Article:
Composition of Tattoo Pigments




Black Iron Oxide (Fe 3O 4)

Iron Oxide (FeO)



Natural black pigment is made from magnetite crystals, powdered jet, wustite, bone black, and amorphous carbon from combustion (soot). Black pigment is commonly made into India ink.

Logwood is a heartwood extract from Haematoxylon campechisnum, found in Central America and the West Indies.

Brown Ochre Ochre is composed of iron (ferric) oxides mixed with clay. Raw ochre is yellowish. When dehydrated through heating, ochre changes to a reddish color.
Red Cinnabar (HgS)

Cadmium Red (CdSe)

Iron Oxide (Fe2O3)

Naphthol-AS pigment

Iron oxide is also known as common rust. Cinnabar and cadmium pigments are highly toxic. Naphthol reds are synthesized from Naptha. Fewer reactions have been reported with naphthol red than the other pigments, but all reds carry risks of allergic or other reactions.
Orange disazodiarylide and/or disazopyrazolone

cadmium seleno-sulfide

The organics are formed from the condensation of 2 monoazo pigment molecules. They are large molecules with good thermal stability and colorfastness.
Flesh Ochres (iron oxides mixed with clay)
Yellow Cadmium Yellow (CdS, CdZnS)


Curcuma Yellow

Chrome Yellow (PbCrO4, often mixed with PbS)


Curcuma is derived from plants of the ginger family; aka turmeric or curcumin. Reactions are commonly associated with yellow pigments, in part because more pigment is needed to achieve a bright color.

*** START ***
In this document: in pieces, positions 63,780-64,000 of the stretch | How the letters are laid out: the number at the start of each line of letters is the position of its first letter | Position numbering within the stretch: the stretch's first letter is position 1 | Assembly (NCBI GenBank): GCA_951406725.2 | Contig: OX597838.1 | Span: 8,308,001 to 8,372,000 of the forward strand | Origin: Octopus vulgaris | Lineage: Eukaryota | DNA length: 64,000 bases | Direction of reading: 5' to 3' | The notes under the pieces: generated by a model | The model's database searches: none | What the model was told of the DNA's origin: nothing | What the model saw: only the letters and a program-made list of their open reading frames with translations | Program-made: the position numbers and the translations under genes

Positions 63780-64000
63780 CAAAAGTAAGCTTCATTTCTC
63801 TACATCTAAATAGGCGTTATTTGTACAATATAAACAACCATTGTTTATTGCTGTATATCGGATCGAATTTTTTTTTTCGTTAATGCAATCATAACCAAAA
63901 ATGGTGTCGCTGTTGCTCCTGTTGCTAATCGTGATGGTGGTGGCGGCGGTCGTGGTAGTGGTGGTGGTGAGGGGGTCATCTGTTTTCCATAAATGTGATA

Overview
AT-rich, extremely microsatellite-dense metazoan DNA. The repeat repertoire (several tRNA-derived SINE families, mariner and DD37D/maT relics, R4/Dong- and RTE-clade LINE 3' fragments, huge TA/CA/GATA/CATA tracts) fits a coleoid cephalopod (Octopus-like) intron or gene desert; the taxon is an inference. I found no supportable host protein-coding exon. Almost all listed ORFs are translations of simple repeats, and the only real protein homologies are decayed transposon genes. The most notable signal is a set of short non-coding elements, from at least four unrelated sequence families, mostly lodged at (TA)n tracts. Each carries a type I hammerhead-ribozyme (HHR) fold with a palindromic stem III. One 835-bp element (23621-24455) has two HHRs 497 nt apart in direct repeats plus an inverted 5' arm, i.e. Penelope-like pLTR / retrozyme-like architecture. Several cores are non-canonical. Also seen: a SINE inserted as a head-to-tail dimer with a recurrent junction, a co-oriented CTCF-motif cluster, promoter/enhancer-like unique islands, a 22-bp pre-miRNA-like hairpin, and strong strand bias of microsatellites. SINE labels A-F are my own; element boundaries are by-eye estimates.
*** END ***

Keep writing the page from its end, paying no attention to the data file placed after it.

Green Chromium Oxide (Cr 2O 3), called Casalis Green or Anadomis Green

Malachite [Cu2(CO3)(OH)2]

Ferrocyanides and Ferricyanides

Lead chromate

Monoazo pigment

Cu/Al phthalocyanine

Cu phthalocyanine

The greens often include admixtures, such as potassium ferrocyanide (yellow or red) and ferric ferrocyanide (Prussian Blue)
Blue Azure Blue

Cobalt Blue


Blue pigments from minerals include copper (II) carbonate (azurite), sodium aluminum silicate (lapis lazuli), calcium copper silicate (Egyptian Blue), other cobalt aluminum oxides and chromium oxides. The safest blues and greens are copper salts, such as copper phthalocyanine. Copper phthalocyanine pigments have FDA approval for use in infant furniture and toys and contact lenses. The copper-based pigments are considerably safer or more stable than cobalt or ultramarine pigments.
Violet Manganese Violet (manganese ammonium pyrophosphate)

Various aluminum salts



Some of the purples, especially the bright magentas, are photoreactive and lose their color after prolonged exposure to light. Dioxazine and carbazole result in the most stable purple pigments.
White Lead White (Lead Carbonate)

Titanium dioxide (TiO2)

Barium Sulfate (BaSO4)

Zinc Oxide

Some white pigments are derived from anatase or rutile. White pigment may be used alone or to dilute the intensity of other pigments. Titanium oxides are one of the least reactive white pigments.
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Your Citation
Helmenstine, Anne Marie, Ph.D. "Tattoo Ink Chemistry." ThoughtCo, Aug. 25, 2020, Helmenstine, Anne Marie, Ph.D. (2020, August 25). Tattoo Ink Chemistry. Retrieved from Helmenstine, Anne Marie, Ph.D. "Tattoo Ink Chemistry." ThoughtCo. (accessed July 26, 2021).